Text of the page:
The greatest feeling in Japanese comes from a simple 5-step process:
1. Study hard
2. Get better
3. See yourself get better
4. Be able to do what you couldn’t do before
This is your reward. This is your motivation. This is your path to success. So what happens when this 5-step process seems stuck on number 1, for weeks or months or years?
No need to wonder. Because this has happened to you, will happen to you, or is happening to you. If you’ve ever felt “I have been studying for months and am not moving an inch,” you know what I’m talking about.
This might be part of your mid-level blues, your high-level blues, or anywhere else. The feeling of improvement can stop any time, without notice. However, there is one place it always exists: the beginner.
You will never find someone who just started studying Japanese from 0, and several weeks in sees 0 improvement. It’s impossible because it’s easy to see anything above 0. Excluding this one phase, everyone will face the following issue.
The RPG Level Problem
1 -> 20
All three of these take the same amount of time to go from the left to right number.
That’s the way the RPG leveling system is designed. Easy leveling early on, more difficult leveling later. Japanese learning is exactly the same. But since level numbers don’t say much, let’s refer to comprehension percentage instead.
The Comprehension Percentage Increase
Just like with RPG levels, your comprehension percentage follows a similar path of growth.
Getting comprehension to 20% takes time, but you notice it immediately. You can feel the difference along the way. But once you get to 20% and it takes the same amount of time to reach 25% , do you feel much improvement? What about when the numbers get more significant? In the time it took you to go from 1-20%, you go from 40 to 41%. How does that feel?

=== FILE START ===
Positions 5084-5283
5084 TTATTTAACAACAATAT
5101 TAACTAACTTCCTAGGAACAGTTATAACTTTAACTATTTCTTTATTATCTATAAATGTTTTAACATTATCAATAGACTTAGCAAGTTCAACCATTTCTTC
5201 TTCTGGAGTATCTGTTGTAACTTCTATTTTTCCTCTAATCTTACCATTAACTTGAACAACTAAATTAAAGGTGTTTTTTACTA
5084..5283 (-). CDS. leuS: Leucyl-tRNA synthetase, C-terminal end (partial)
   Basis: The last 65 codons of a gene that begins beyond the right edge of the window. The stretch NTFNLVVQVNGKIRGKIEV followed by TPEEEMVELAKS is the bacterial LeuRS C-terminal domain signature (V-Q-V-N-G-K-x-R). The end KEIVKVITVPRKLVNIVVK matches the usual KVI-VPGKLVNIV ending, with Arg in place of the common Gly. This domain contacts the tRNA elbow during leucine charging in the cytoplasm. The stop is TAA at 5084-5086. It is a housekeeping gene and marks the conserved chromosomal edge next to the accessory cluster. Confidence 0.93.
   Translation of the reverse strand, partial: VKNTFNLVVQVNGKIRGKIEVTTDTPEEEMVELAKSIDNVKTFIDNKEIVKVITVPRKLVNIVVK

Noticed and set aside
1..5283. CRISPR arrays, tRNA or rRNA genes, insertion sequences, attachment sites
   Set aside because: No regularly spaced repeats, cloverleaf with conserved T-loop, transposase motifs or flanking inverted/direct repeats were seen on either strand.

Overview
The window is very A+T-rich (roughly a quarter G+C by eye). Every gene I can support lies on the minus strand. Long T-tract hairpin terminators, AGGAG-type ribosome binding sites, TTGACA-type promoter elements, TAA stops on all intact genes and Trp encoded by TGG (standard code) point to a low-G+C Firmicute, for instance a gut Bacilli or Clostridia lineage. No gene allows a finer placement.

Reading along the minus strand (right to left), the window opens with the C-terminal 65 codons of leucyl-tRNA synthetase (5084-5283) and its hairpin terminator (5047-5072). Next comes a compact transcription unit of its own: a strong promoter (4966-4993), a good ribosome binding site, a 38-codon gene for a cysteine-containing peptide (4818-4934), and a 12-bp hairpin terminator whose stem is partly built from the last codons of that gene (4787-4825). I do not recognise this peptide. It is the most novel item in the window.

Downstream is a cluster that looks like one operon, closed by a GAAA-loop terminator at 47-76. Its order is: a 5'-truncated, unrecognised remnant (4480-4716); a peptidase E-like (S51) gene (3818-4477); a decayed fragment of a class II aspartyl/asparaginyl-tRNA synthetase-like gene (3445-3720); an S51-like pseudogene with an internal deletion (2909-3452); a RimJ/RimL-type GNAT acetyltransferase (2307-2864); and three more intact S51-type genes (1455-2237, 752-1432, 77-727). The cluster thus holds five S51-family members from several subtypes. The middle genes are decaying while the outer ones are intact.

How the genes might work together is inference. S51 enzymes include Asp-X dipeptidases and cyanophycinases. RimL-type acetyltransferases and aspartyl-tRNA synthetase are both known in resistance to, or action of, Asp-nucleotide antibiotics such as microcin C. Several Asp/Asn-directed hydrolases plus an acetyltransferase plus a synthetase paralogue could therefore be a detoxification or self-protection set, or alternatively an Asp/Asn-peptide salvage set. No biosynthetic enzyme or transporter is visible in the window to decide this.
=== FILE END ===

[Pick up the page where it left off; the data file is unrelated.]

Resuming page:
These 1 or 2% increases are nearly impossible to feel. This makes the week to week, or even month to month studying results feel minimal. As time passes, even when the cumulative number starts to grow, you can’t feel the difference. It takes weeks to move up 1%. Eventually you move up a total of 5%. But since the time period was so long, you only feel the small increments, and not the grand total.
You know the phenomenon that results from this.
One day in the future, you suddenly see yourself significantly better.
It’s not that you got lucky, or that magic is in the works. This happens because you were able to escape the tunnel vision of all of those small 1% increases. You finally can see the broad increase from 30% to 40%, which is big enough to truly feel.
Understanding and enjoyment
There is another issue which compounds the improvement percentage problem. While you may have gone from 20% to 30%, and finally appreciate that 10% increase, it still doesn’t feel like enough.
A 10% increase is a major accomplishment. But in reality, if you only understand 30% of a movie, it means you still didn’t understand most of it. You’ll feel like you didn’t understand the movie as a whole, because that remaining 70% had too much important information. You needed more than 30% to enjoy that movie. You don’t feel improvement because understanding 20% vs 30% of the movie won’t feel much different.
With the level problem and the enjoyment problem combined, improvement can feel non-existent for long stretches of time. But it’s absolutely there. It’s growing steadily, just hidden out of view.
This is why you need to keep going, despite your lack of confidence. You are getting better. You are improving. You just won’t see it like you want, regardless of how rational you try to be with it.
Did you have trouble noticing those small 1% improvements over time? Did all your improvements finally accumulate at once and made you see how far you’ve actually come?